Nothing is unhackable... This is the one thing we have learned from the decades-long war between the system builders and the hacker "community."
Every program has bugs, every wave can be intercepted and interfered with, and every device can be reverse-engineered. People are also hackable, as we've learned from the evolution of con artists to phishing schemes.
In the last few years, it's been said that two-factor authentication (2FA or MFA) is the answer to many, if not most of the risks of account-thieving hacks. 2FA is great. It pings your phone or email if a hacker tries to login from a new device or location, and you (& your users) have a chance to reject, report, and defend against the hacking attempt. But no system is perfect.
There are already open-sourced strategies to overcome widely used 2FA methods. Fake password updates and spoofed confirmation emails are only the beginning. There are impersonation scams, website proxy logins, duplicated sessions from hacked endpoints, man-in-the-middle interceptions, and even SIM card duplication.
Let's talk about how multi-factor authentication can be phished and how we might keep users safe in spite of this fact.
2FA Phishing is the Old-New Game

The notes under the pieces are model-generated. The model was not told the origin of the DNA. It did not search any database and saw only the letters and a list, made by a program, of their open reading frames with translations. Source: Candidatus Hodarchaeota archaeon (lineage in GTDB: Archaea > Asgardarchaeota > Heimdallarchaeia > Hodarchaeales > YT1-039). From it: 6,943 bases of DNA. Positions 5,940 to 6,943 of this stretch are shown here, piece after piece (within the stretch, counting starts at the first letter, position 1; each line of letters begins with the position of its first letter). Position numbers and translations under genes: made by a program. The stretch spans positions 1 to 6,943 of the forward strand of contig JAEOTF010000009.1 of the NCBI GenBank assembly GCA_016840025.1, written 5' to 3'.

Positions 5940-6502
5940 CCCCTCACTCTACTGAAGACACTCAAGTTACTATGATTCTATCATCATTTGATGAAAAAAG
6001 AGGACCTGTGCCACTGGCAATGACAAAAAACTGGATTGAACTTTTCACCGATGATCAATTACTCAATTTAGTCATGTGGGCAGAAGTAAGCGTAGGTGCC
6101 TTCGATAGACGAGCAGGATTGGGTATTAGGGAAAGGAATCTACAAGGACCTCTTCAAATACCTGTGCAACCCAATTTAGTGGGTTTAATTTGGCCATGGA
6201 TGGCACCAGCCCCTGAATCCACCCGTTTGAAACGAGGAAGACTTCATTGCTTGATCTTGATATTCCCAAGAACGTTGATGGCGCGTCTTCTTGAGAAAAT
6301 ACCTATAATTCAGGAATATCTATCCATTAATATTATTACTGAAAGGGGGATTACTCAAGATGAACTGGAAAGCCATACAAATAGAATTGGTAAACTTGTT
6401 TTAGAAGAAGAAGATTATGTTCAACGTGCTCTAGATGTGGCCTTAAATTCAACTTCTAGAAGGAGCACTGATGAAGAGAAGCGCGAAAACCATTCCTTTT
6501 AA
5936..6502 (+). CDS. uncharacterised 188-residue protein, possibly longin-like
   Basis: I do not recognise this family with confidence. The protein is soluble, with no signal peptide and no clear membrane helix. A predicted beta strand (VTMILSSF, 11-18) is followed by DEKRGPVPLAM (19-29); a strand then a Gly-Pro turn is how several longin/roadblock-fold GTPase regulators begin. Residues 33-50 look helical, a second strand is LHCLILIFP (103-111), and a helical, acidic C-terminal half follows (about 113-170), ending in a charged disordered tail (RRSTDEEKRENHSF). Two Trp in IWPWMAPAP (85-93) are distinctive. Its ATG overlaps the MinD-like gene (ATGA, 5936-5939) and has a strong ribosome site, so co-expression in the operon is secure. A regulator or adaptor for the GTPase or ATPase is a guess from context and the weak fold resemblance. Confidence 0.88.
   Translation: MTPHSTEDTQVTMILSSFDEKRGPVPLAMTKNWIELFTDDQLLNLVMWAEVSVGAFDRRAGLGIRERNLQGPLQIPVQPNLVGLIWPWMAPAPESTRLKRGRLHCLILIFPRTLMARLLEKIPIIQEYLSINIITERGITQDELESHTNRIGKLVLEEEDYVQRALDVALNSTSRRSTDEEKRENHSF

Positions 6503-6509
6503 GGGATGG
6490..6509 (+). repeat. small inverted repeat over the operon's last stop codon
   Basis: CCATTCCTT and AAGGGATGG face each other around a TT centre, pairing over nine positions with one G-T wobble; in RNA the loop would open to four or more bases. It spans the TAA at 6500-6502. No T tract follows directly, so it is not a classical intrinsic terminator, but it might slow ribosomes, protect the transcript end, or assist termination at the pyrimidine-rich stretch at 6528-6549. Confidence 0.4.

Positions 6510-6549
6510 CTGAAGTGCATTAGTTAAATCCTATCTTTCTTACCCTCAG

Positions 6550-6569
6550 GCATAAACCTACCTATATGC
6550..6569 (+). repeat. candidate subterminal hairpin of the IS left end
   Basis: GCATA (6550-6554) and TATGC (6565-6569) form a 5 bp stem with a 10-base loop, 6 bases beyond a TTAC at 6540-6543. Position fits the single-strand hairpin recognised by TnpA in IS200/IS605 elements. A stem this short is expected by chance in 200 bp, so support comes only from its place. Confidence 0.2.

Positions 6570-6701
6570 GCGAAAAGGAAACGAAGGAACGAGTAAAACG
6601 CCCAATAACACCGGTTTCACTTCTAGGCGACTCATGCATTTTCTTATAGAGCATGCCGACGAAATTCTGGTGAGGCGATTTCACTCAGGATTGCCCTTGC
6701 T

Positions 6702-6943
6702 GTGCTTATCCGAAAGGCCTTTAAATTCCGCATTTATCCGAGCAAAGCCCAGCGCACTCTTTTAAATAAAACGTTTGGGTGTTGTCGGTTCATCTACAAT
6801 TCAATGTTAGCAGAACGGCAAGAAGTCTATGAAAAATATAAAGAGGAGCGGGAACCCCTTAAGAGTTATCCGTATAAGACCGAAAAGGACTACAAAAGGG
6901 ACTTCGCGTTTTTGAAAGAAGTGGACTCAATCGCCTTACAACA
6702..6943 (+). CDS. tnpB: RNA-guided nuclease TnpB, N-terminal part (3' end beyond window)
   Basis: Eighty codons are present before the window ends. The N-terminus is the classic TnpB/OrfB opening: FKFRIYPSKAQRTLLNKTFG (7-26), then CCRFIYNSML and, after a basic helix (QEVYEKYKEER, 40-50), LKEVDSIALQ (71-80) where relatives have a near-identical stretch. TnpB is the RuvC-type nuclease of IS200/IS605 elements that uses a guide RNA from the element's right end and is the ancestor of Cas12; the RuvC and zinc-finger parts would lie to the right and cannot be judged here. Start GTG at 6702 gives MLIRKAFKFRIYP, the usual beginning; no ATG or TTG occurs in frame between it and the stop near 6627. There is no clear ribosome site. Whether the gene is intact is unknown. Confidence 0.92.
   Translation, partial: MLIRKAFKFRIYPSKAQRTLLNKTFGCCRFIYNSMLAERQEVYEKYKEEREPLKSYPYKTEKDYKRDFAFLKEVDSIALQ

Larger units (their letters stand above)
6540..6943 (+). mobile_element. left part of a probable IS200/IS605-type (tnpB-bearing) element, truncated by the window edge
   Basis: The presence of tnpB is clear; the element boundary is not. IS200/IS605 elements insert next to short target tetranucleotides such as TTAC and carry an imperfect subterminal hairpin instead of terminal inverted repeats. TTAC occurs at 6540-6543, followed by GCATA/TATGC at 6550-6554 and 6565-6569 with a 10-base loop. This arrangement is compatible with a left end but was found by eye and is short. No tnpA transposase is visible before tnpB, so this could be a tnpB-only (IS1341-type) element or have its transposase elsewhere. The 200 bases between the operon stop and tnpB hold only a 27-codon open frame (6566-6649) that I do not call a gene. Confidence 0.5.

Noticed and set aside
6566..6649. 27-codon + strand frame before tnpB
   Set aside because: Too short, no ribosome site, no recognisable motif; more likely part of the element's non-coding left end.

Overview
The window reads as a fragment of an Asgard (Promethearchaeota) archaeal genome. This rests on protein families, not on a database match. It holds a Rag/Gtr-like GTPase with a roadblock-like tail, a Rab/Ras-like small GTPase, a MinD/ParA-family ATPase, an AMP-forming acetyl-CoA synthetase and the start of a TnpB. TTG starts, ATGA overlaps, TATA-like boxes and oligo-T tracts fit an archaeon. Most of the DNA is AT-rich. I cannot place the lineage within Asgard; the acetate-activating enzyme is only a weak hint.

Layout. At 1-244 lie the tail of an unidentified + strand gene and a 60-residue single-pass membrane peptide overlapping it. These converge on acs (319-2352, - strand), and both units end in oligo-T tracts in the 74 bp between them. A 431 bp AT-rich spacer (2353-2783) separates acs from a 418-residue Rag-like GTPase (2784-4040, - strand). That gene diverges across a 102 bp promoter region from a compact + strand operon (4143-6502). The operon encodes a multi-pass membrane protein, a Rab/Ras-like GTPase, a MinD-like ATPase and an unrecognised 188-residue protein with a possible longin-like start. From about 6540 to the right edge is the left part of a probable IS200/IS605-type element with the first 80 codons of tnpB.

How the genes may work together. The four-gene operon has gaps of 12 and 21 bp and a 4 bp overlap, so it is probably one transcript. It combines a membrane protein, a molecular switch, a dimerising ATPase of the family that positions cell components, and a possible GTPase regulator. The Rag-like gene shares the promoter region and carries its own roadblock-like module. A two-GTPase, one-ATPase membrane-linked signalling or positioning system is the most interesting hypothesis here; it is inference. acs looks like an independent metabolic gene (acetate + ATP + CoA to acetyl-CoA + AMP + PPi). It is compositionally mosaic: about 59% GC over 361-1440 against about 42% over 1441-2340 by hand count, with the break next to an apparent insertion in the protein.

When the cybersecurity battle was just a technical one, it was security algorithm versus code breaker. Early passwords were guessed or even brute-force cracked. Routing around to the human layer felt like a genius move. 2FA is the ultimate human insulation gap to defeat widespread password theft. But people can be fooled, are busy, and are used to things like bugs, logging back in , login hassle, and technical support asking tedious confirmation questions. It turns out people are easier to hack than machines.
So now, there is a complex network of both technical and scam-artist methods to get around 2FA, just like every other security barrier invented so far. The hacking community is, after all, the ultimate pool of test users. If there is a flaw, a work-around, or a weakness in commonly used business software and methods, they will find it.
2FA was the new kid on the block and it is powerful. A working 2FA system provides security updates and roadblocks that any attentive user can operate to block unknown and unexpected logins. But let's not stop there.
Types of Multi-Factor Authentication Phishing & Hacking
Phishing MFA Methods
- Email: A hacker sends a fake email from your company claiming the user must update their password or account information, correct a billing error, or some other basic transaction.